But apparently, the Cinderella Castle can also up and move locations when it feels like it. While most people know it to have always stood at the end of Main Street, several visitors and fans are adamant that the castle is actually the entrance to the theme park.
Maybe the park is spookier than some would like to believe?
5 Did a Protester Get Run Over by a Tank in Tiananmen Square?
In 1989, soldiers fired at peaceful protestors in Tiananmen Square, Beijing. The protests started on April 15 and were forcibly shut down on June 4 when martial law was declared. It is estimated that thousands were killed and thousands more wounded both inside and outside of Tiananmen Square.
What most people remember, however, is Tank Man—the protestor who stood firm and unwaveringly as three tanks approached him. Fortunately, he was pulled out of the way before getting hurt. But many people recall this incident differently. Some claim they watched it on TV and saw the tanks running right over the man, killing him. Others even stated that it was the first death they witnessed in real-time.
4 Does Billy Joel Sing a Melody or a Memory?
“Piano Man” is one of the most instantly recognizable songs in the world and is immensely popular whenever karaoke contests are in full swing. The lyrics are also fantastic and truly blend with the music in a magical way.
But there is a Mandela Effect at play here too. The second verse of the song starts out with the words, “He says, Son, can you play me a melody?”
Nope. Even though this is what most people hear and believe the lyrics to be, the correct words are “He says, Son, can you play me a memory?” The melody, ironically, contains the line, “Well, we’re all in the mood for a melody.”
3 Is He Dancing or Standing by the Record Machine?
While we’re on the topic of music, Joan Jett is responsible for one of the biggest earworms in the history of music. “I Love Rock ‘n’ Roll” is a foot-tapping classic that starts with the line “I saw him standing there by the record machine.”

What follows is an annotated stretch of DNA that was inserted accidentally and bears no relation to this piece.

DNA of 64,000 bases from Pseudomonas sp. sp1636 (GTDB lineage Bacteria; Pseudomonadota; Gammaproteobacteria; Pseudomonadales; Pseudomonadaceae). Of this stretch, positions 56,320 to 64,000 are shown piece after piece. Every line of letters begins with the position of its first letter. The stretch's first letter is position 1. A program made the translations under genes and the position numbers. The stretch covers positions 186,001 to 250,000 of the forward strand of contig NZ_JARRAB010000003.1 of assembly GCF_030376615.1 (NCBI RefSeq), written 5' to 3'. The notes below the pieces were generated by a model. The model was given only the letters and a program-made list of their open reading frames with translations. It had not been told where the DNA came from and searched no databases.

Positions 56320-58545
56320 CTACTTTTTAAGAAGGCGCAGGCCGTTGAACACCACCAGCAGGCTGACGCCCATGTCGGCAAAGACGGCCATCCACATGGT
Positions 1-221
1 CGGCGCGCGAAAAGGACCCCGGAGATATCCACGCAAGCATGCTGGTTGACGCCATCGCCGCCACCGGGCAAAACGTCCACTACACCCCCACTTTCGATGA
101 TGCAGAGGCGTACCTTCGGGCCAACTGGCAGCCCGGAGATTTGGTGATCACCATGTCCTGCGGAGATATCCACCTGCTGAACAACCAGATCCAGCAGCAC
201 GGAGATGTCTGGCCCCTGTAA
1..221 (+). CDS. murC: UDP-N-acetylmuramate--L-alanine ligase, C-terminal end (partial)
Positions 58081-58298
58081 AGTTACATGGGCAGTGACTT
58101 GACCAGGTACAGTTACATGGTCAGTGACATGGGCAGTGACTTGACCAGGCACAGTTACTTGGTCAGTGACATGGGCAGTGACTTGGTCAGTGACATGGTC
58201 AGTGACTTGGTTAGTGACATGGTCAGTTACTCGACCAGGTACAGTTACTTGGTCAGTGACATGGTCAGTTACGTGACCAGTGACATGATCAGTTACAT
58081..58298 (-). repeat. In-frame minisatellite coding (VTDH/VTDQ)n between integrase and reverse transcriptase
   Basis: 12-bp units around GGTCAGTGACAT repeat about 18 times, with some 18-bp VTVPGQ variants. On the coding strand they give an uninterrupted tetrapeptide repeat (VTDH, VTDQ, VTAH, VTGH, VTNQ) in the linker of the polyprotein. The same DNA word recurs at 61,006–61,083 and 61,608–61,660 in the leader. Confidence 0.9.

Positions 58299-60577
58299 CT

Or so thousands of people think. What Jett actually sings is, “I saw him dancing there by the record machine.”
There are dozens more Mandela Effect examples in music too. These include the line from the Bee Gees tune “How Deep Is Your Love” that is not “I really need to know,” but “I really mean to learn,” and The Mamas & The Papas’ popular “California Dreaming” that doesn’t include the lyric “I began to pray,” but instead “I pretend to pray.”
2 Does The Thinker Hold His Hand against His Head or His Chin?
The bronze sculpture The Thinker stands in the Musee Rodin in Paris. The sculpture depicts a nude male figure sitting on a rock and leaning over with his right elbow on his left thigh. The weight of his chin rests on the back of his right hand, according to many tourists.
But several people who have visited the statue believe that the statue’s right fist is pressed against his forehead. The frontal view of the statue reveals that the knuckles of the right hand are actually pressed up against his mouth—and his hand is not in a fist.
Several books, both fiction and non-fiction, describe the statue as having his right fist to his forehead, though, confusing the issue even more.
1 Did Nelson Mandela Die in the 1980s?
And here we are. Back at the beginning—the Mandela Effect caused by an incorrect memory about Nelson Mandela himself.
People worldwide have the persistent memory of Nelson Mandela not only dying in prison in the 1980s but also of clips of the funeral aired on TV and riots in several cities. Some even insisted that they’d learned of his death at school in the ‘90s and were flabbergasted when the news broke in 2013 that Mandela had died aged 95.
This original Mandela Effect gave rise to a slew of conspiracy theories, including one that said because he died in 1985 at the age of 67, South Africans today are encouraged to perform “67 minutes of charity” on the late stateman’s birthday. It is even believed that an imposter was installed in Mandela’s place and that it was the doing of the government at the time. The man, named Gibson Makanda, then became the first democratic president of SA. And somewhere in there, as is the case with all persistent conspiracies, the Illuminati also seems to have had a hand in conjuring up the “big lie.”